Someone once said my life was like a comic book….
I had survived the late night muggers in snow thick Central Park (with the help of Spider-Man), I’d flown over the Oregon Trail to Portland and to the love of my life, KK. I’d been duped. She wasn’t waiting for me. She was with another guy and his sulky kid. KK’s three-year old, Arrow, was more friendly. He remembered me from the previous year in London, and he liked comics. I was shaken up by the unexpected reception, but I was alive. It was Xmas 1972, and my timing was perfect for the annual northwest comic mart.
After the mart, it seemed the plan was to stay with KK and her boyfriend at their farmhouse in faraway Idaho. I had to buy enough comics to see me through the situation I was entering – two men and one woman in a remote part of Idaho – it sounded like a recipe for disaster.
It turned out to be a nightmare journey by road over almost two days and nights, through blizzard and storm, high mountains and sheer precipices. The iced-over valley was in the middle of nowhere. New York in winter was bad enough, but a remote valley in a desolate Idaho backwater was far worse. Nonetheless, I had done well at the Portland mart – particularly with a few issues of Golden Legacy, unique educational comics published in the late 60s and early 70s that focused on important figures from black history. They were groundbreaking for their time.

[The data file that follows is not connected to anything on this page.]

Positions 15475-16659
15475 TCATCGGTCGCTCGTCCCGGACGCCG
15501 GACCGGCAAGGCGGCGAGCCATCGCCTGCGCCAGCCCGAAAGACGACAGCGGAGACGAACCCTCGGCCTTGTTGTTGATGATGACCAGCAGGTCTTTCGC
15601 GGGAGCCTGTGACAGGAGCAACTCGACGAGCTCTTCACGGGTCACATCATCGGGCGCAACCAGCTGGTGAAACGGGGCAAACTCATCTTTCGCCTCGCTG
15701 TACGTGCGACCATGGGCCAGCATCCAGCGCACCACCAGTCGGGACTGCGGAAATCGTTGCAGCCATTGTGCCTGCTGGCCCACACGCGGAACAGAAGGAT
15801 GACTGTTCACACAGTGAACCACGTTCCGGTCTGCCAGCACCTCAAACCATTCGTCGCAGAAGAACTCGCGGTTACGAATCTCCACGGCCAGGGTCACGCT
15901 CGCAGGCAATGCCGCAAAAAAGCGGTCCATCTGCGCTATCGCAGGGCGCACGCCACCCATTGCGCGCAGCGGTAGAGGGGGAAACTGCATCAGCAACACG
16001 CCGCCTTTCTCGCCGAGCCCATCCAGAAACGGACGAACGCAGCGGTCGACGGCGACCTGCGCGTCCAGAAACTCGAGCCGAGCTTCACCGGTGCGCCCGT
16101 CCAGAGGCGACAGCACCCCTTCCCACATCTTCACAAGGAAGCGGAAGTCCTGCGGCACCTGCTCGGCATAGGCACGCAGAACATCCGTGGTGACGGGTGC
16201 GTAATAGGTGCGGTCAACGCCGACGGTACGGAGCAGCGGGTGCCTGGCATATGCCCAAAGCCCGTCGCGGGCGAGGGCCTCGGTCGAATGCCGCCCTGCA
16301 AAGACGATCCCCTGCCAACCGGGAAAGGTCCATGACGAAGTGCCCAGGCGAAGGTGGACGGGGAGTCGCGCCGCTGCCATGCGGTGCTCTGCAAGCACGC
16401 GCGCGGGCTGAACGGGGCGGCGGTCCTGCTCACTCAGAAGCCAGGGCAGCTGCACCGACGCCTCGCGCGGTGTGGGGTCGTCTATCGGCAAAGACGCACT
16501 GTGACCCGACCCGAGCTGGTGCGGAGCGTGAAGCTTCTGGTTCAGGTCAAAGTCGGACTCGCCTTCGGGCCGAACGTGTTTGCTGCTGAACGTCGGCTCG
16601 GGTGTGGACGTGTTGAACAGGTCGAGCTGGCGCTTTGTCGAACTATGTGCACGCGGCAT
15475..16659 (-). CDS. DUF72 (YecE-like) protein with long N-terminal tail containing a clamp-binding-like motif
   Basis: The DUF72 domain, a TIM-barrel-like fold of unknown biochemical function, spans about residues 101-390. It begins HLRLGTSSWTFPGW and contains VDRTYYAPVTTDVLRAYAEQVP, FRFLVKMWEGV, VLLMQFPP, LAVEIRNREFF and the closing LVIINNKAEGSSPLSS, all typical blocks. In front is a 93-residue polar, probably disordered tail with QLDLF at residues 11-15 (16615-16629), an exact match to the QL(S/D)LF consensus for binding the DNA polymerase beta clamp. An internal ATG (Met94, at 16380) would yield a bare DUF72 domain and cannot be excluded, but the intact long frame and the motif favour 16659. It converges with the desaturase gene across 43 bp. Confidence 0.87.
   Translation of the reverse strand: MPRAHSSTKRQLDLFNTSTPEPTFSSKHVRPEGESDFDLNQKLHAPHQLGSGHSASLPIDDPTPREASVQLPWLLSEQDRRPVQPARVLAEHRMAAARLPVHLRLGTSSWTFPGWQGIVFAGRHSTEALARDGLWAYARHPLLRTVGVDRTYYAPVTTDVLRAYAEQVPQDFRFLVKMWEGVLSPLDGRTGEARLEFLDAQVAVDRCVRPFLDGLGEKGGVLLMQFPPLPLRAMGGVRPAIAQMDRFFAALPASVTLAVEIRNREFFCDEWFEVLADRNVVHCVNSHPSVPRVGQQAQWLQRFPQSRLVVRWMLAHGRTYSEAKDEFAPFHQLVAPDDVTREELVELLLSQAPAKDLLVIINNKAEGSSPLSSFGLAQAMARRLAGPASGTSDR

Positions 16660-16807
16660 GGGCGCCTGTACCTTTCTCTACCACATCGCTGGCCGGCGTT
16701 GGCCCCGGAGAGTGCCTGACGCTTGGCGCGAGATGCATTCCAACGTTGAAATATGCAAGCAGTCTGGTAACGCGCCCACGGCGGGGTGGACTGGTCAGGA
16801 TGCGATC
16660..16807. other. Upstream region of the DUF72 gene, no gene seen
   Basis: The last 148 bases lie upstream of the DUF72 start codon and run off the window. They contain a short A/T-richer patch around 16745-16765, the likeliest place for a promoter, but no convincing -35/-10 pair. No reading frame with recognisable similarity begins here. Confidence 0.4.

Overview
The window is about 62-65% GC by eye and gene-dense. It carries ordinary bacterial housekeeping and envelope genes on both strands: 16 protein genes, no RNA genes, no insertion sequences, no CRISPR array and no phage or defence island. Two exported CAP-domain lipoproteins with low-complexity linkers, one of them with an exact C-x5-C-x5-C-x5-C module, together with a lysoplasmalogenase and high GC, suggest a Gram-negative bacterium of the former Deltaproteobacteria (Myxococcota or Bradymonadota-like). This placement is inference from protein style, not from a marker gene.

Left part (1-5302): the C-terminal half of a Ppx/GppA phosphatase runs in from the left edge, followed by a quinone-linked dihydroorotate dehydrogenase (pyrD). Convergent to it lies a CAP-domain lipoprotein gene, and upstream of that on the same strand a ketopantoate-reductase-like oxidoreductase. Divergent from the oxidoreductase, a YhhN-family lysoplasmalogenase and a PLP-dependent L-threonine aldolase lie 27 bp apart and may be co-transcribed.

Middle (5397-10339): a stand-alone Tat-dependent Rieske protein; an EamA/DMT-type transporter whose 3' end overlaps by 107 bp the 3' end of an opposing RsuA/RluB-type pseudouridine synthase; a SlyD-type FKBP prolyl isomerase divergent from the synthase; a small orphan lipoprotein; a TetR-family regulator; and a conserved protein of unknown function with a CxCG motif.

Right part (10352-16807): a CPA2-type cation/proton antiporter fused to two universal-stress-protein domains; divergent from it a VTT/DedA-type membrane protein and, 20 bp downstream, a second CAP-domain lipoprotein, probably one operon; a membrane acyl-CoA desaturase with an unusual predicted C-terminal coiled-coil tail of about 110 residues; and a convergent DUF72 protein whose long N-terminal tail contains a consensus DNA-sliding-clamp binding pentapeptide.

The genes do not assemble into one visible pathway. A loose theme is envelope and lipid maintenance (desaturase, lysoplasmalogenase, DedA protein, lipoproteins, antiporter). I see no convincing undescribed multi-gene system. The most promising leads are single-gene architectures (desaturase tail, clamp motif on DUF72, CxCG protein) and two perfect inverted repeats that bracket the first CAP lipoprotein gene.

Since I was visiting the ‘Wild West’ (sort of), I was delighted to find Golden Legacy vol.12, which told the true story about black cowboys. I’ve spoken about black cowboys in a previous post, and the portrayal of the American west in popular culture. It was the making of a myth – quite literally a whitewash. The true story was that a quarter of all cowboys were black. Of course in the movies, comics, and pulps, the black rodeo stars who had dominated the scene at the time all got painted white. I always thought that maybe there was significance in the fact that Stalin loved westerns.
Meanwhile back in Idaho… We were chugging along in a decrepit pickup – two kids and three adults sharing blankets, squashed inside a tiny cab with little or no heating. The pickup groaned and spluttered as we slid down an invisible track into the desolate Idaho valley. Way back, we’d coasted through the last point of civilization – Coeur d’Alene – a one-horse small town sleeping under a blanket of snow.